“‘It’s some kind of dance troupe?’
‘The Prairie Chicken dancers.’
‘What’s a prairie chicken?’
‘It’s a bird. Sort of a fat little thing.’
‘They can’t fly but they sure can shake.’”
When we first meet Nadine, the organizational brain behind the tour that will bring a group of Indigenous dancers to European stages, she’s in the throes of some violent diarrhea. This is par for the course for The Prairie Chicken Dance Tour, a humorous ensemble novel based (very loosely, we are told) on a group of traditional dancers who toured Europe in the 1970s.
Told from the perspectives of hopeless romantic Nadine, god-fearing spitfire Edna, and lone-wolf cowboy John – and prominently featuring Edna’s flirtatious and perceptive niece, Desiree – the novel grants readers a panoramic view of this ragtag group as they navigate overseas customs, international crime, and crises of self, with diary entries by Edna that serve to ground us in the trip itinerary. The endearingly deluded dancers, and the friends, foes, and kin they meet during their travels, are distinctly drawn by Saskatoon author, columnist, and comedian Dawn Dumont. It’s a joy to watch the world open up for these characters, to see them heal and make discoveries about themselves, returning home stronger and more confident than when they left.
The plot maps their trip from takeoff to touchdown over 15 days, with misadventurous stops in Chicago, Kiruna, Munich, and Rome. The story clips along quickly, and the twists Dumont throws at us are rarely expected. The atmosphere of the ’70s is created effectively with hints of Nixon and Trudeau politics, references to ABBA’s humble beginnings, and through the characters’ lexicon. There are occasional off-colour remarks about race, religion, nationality, and sexuality that were acceptable at the time but would certainly not fly today, and Dumont pulls it off by grappling with these identity politics within her characters’ psyches. The result is an all the more complex narrative.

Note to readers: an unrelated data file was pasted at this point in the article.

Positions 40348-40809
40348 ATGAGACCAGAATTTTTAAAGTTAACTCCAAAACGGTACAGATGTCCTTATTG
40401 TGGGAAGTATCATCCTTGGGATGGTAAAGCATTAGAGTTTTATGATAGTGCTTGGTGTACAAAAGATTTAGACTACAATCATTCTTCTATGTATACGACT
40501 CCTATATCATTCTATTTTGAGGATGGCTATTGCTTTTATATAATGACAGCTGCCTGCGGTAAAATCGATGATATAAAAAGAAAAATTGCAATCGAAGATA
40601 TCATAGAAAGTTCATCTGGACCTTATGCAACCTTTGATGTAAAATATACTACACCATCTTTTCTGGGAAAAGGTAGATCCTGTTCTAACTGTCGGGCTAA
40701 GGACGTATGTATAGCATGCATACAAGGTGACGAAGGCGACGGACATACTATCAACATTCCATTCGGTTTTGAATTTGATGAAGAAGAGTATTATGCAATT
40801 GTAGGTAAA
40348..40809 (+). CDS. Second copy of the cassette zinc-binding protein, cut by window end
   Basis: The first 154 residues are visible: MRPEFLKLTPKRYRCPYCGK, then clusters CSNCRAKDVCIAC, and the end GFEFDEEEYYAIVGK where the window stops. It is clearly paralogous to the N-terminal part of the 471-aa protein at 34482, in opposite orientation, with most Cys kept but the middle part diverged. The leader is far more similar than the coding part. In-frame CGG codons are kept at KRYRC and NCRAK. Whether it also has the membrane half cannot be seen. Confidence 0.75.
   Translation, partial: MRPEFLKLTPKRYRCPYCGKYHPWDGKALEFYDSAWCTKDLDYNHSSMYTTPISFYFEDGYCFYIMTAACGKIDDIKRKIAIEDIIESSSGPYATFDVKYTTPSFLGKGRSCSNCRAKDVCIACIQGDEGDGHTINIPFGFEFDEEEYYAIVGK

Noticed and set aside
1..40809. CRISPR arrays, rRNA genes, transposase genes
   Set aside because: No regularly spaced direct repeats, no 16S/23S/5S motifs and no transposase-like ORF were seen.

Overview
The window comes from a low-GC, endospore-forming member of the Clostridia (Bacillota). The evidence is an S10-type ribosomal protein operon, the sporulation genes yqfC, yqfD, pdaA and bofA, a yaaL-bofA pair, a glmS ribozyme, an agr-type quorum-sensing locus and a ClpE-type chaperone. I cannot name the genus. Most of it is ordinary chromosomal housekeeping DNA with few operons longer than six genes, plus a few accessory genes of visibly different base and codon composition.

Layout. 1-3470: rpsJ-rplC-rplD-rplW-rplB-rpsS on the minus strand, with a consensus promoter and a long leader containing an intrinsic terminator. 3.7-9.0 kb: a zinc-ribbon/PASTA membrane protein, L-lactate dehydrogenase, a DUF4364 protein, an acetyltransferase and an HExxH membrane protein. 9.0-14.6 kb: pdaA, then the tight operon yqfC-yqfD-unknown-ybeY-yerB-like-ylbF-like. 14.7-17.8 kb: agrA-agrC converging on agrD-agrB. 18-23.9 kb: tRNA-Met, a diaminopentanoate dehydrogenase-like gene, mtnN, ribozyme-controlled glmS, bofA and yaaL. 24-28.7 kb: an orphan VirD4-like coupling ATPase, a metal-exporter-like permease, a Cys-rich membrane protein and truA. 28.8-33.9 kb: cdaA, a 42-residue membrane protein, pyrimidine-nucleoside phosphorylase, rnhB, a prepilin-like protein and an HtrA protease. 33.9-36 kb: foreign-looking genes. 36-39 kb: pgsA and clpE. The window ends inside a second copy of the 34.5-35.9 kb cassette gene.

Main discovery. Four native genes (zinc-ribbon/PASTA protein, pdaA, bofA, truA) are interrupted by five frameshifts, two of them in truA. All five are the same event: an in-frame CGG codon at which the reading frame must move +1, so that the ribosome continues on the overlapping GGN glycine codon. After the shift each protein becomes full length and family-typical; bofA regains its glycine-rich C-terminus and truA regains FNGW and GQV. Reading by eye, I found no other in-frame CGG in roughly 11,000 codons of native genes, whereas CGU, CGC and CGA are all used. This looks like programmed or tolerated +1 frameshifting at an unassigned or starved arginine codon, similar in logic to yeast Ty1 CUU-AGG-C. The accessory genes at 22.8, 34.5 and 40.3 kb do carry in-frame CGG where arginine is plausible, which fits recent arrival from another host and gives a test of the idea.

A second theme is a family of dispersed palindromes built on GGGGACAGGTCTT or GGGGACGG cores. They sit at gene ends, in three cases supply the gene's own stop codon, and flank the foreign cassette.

The book is funny, without a doubt, but not free from darkness. Residential school trauma and colonial world views follow the group to Europe, and law enforcement’s prejudice acts as a constant foil to the characters’ goals. Even when the dancers are being revered, there’s an insidiousness to it.
And then there are the moments of unapologetic Indigenous joy that Dumont writes lovingly and with such care: sharing meals and stories of heartache, swapping gifts and ceremony, finding common ground between nations. In one particularly striking scene, Edna brings thousands of Indigenous people from across the globe together in a round dance on top of a Swedish hill at sunset: “What would this look like from space, she wondered? A group of Indians from everywhere holding hands around a mountain – would it appear to be the miracle that it felt like?”